They’re cute, but they need a forever home! The HSVC works to make sure all pets are wanted. Among the initiatives to achieve this goal: low-cost spay and neuter clinics.

Now that those disasters are behind us, the Humane Society is back to business as usual. Though they are still home to a few displaced pets, their focus has shifted to a new initiative for 2019: the spaying and neutering of pets. “We’re trying to make sure all the pets out there are wanted,” Cooper said. The way HSVC does that is through its low-cost spay and neuter clinic. Have an animal that needs to be fixed? Just call HSVC and set up a time for their professional veterinary staff to do a spay or neuter on-site, and affordably, too. This year-long effort will likely culminate in a fundraiser in the fall.

Humane Society of Ventura County at the shelter in Ojai, Calif., Saturday, June 11, 2016. The Shelter celebrated their 84th birthday with an open house. (© Cooper/Figueiredo 2016)

For those who want to help now, though, there is a robust volunteer program. Want to play with dogs, cats, and the HSVC’s other animals? Just call them (805-646-6505) and schedule a time to go through the training process. After a few classes, you’ll be ready to drop in as a volunteer to walk and play with the pets available for adoption.

Visitors can come see the adoptable animals in person Monday through Saturday from 10 a.m. to 5 p.m., or online at

“Socializing, especially for dogs, is important,” Cooper said. “The more socialized they become, the more adoptable they become.”Another great program the HSVC is working on: a pet food bank. Currently, anyone who needs it can come to the Humane Society and get pet food, free of charge. They’re working to expand that program in the future by offering satellite food stations. They’re piloting the program in Ojai, with a dispenser, food buckets, and scoops at Help of Ojai’s Community Assistance Program (C.A.P.) office. “Depending on the success of that program, we’re going to start pushing out into the rest of the county,” said Cooper.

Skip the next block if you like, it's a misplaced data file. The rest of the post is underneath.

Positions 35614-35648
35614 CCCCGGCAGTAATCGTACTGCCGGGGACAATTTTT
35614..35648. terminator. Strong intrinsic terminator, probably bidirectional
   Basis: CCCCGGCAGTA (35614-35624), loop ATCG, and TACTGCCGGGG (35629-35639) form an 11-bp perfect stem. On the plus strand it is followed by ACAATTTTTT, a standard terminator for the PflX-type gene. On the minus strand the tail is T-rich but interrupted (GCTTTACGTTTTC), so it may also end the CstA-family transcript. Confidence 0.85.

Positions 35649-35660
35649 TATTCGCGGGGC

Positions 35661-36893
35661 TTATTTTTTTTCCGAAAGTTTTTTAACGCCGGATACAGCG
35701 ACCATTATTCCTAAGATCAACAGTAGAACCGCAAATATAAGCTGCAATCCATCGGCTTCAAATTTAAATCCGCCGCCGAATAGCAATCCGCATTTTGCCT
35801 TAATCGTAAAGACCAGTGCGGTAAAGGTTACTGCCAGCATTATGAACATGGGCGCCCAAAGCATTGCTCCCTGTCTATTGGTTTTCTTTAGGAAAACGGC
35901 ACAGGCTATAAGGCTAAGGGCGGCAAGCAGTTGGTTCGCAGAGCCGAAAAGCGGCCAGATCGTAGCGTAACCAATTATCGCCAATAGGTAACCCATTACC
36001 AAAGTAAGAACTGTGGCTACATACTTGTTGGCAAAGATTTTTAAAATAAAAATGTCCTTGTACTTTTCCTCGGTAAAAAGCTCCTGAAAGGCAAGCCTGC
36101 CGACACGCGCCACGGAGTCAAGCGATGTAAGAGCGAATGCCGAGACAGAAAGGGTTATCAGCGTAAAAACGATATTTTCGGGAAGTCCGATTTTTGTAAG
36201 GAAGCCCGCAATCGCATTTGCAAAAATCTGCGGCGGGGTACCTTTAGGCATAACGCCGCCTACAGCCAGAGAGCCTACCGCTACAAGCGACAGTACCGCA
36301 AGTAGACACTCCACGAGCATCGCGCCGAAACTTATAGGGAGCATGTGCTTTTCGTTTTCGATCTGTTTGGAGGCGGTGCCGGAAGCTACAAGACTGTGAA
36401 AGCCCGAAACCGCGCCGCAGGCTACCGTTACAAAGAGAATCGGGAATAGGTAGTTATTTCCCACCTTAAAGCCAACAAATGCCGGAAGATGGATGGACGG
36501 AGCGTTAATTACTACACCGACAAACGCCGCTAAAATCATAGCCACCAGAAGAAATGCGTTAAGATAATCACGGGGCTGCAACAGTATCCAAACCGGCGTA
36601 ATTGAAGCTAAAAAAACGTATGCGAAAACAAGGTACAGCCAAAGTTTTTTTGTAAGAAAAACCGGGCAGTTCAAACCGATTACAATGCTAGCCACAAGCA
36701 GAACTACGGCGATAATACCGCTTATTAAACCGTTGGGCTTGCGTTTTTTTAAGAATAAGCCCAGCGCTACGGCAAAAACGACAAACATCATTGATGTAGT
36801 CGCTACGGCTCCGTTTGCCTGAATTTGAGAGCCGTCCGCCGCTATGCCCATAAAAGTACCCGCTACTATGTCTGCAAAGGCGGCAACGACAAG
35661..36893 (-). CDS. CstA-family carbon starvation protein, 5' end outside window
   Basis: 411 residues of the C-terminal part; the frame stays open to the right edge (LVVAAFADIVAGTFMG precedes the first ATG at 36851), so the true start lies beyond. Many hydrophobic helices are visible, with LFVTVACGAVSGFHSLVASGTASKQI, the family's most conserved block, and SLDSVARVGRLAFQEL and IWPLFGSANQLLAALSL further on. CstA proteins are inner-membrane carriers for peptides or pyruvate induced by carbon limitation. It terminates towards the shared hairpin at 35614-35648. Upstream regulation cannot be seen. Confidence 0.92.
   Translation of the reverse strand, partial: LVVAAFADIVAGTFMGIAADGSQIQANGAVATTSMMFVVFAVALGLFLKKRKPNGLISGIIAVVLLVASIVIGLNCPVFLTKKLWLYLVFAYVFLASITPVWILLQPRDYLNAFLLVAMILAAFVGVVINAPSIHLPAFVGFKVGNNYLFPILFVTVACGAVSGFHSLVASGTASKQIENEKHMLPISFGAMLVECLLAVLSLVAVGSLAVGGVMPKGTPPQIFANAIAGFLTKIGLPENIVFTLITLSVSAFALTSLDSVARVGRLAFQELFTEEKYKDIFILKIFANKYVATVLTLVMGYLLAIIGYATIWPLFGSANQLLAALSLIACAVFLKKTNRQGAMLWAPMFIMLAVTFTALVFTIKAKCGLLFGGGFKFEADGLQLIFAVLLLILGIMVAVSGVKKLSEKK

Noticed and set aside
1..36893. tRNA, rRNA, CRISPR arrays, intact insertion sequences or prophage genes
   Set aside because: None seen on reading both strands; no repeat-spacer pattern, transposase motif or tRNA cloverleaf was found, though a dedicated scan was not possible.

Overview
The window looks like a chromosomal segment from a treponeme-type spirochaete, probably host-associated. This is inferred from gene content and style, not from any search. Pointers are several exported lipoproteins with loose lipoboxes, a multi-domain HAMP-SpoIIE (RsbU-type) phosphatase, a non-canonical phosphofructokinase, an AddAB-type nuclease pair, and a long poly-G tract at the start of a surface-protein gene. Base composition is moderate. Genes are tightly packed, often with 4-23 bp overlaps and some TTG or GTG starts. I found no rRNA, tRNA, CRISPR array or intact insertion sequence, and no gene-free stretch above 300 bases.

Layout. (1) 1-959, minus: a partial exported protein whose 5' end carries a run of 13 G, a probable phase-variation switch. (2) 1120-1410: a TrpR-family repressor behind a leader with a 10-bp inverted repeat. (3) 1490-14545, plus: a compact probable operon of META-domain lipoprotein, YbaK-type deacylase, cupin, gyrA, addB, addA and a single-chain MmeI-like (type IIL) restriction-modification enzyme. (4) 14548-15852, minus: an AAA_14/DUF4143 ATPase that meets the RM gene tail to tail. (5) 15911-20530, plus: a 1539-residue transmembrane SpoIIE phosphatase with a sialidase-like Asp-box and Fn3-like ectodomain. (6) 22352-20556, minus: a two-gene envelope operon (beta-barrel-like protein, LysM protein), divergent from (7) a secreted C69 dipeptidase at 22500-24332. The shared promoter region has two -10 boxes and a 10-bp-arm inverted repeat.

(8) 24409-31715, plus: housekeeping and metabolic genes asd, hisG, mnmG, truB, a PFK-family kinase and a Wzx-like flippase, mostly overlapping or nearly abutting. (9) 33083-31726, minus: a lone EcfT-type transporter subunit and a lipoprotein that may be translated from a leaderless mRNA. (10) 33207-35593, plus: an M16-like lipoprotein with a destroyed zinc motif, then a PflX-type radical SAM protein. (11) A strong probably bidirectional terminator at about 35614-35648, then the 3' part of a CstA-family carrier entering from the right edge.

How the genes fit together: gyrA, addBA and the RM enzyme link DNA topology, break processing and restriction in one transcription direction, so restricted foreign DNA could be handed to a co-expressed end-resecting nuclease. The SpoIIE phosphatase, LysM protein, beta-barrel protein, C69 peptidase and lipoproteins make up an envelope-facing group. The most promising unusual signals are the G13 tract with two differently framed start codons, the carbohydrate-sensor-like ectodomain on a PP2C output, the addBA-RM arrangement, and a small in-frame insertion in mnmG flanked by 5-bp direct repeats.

Humane Society of Ventura County at the shelter in Ojai, Calif., Saturday, June 11, 2016. The Shelter celebrated their 84th birthday with an open house. (© Cooper/Figueiredo 2016)

The HSVC does all of this, and a lot more, with zero funding outside of donations and grants. “We are a private nonprofit,” clarified Cooper. “We don’t receive any funding from the county, state, or federal government, nor any funding from the national organization (Humane Society of the United States) … The big misconception is that we are part of the county. But we’re not part of Ventura County Animal Services. We share and coordinate efforts, but our only location is here in Ojai.”

Want to volunteer, donate, or adopt a pet? 
Visit You can also search for the 
Humane Society of Ventura County’s wish list 
on, where you can purchase 
needed items and have them sent 
straight to the HSVC.